Sustainable Design – Bioretention Basins

Sustainable design principles are an integral component of landscape architecture, guiding the planning, design, construction, and management of landscapes to minimize negative environmental impacts and increase ecological resilience.

Multiple elements can, and are, incorporated into a sustainable design, including thorough site analysis, native plant selection, energy efficiency, and use of sustainable materials. Another key strategy is water conversation and management. This approach can involve rainwater harvesting, permeable paving, bioswales, green roofs, and drought-tolerant plants. Use of these tactics help recharge groundwater, mitigate flooding, and improve water quality. 

A water conservation method often employed by Cole’s landscape architecture team is building bioretention basins. Often referred to as a rain garden or a bioinfiltration basin, it is a human-made or modified depression in the ground designed to capture and treat stormwater runoff. It mimics natural processes to manage stormwater and promote groundwater recharge.

Here is how it typically works:

    1. Collection: Stormwater runoff from impervious surfaces like roads, driveways, and rooftops is directed into the bioretention basin.

    2. Filtration: The basin is filled with various layers of vegetation, soil, sand, and gravel. These layers help filter out pollutants such as sediment, nutrients, heavy metals, and oil from the runoff.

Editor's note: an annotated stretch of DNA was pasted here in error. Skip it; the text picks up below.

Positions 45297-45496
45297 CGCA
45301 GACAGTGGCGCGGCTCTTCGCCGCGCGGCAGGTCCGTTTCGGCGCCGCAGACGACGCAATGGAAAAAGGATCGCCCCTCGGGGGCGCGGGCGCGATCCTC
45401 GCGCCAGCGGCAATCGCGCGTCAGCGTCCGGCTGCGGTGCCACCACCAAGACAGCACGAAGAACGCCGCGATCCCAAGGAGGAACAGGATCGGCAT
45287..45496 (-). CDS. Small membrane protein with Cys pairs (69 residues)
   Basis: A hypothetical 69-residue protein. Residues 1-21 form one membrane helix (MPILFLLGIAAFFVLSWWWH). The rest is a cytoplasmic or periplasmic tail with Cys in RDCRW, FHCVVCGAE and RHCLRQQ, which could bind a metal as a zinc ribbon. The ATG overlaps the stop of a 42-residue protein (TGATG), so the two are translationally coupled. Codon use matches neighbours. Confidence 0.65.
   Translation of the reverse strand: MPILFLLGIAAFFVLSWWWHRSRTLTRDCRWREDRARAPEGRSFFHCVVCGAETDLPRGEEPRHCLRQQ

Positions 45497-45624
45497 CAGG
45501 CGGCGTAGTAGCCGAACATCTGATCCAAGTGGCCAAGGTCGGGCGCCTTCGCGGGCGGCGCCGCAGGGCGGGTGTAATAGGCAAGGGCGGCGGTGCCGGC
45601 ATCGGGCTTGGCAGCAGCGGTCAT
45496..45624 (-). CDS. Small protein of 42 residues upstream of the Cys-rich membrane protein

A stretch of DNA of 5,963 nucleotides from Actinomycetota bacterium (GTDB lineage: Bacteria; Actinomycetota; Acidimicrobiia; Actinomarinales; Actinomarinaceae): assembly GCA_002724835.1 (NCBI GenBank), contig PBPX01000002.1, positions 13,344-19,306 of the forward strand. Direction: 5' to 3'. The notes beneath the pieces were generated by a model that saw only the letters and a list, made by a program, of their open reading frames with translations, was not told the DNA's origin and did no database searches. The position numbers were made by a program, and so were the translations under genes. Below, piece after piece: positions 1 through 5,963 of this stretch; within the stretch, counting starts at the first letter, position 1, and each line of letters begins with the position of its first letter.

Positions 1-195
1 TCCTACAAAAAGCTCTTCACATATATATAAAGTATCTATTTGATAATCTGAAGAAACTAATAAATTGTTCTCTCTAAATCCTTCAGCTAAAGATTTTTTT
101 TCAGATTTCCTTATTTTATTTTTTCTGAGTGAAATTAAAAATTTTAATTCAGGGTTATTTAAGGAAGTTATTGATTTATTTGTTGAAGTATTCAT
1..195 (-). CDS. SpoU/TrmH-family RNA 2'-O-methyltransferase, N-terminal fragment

3. Absorption: The filtered water is then absorbed by the soil and taken up by the plants in the basin. This process helps to reduce the volume of stormwater runoff and promotes groundwater recharge.

    4. Treatment: Microorganisms in the soil and roots of the plants help break down pollutants, further treating the water before it enters groundwater or nearby water bodies.

    Bioretention basins provide multiple benefits, including the mitigation of flooding and erosion, improving water quality, enhancing wildlife habitat, and adding aesthetic value to the landscape. Compared to traditional stormwater management systems, bioretention basins require fewer resources to construct and maintain. They utilize natural processes for stormwater treatment and do not rely on energy-intensive mechanical systems, resulting in lower operational costs and reduced environmental impact over their lifecycle. They are commonly used in urban and suburban areas as part of stormwater management systems to mitigate the impacts of development on natural hydrological processes.

        Jesuit Archives & Research Center Bioretention Basin
        Jesuit Archives & Research Center

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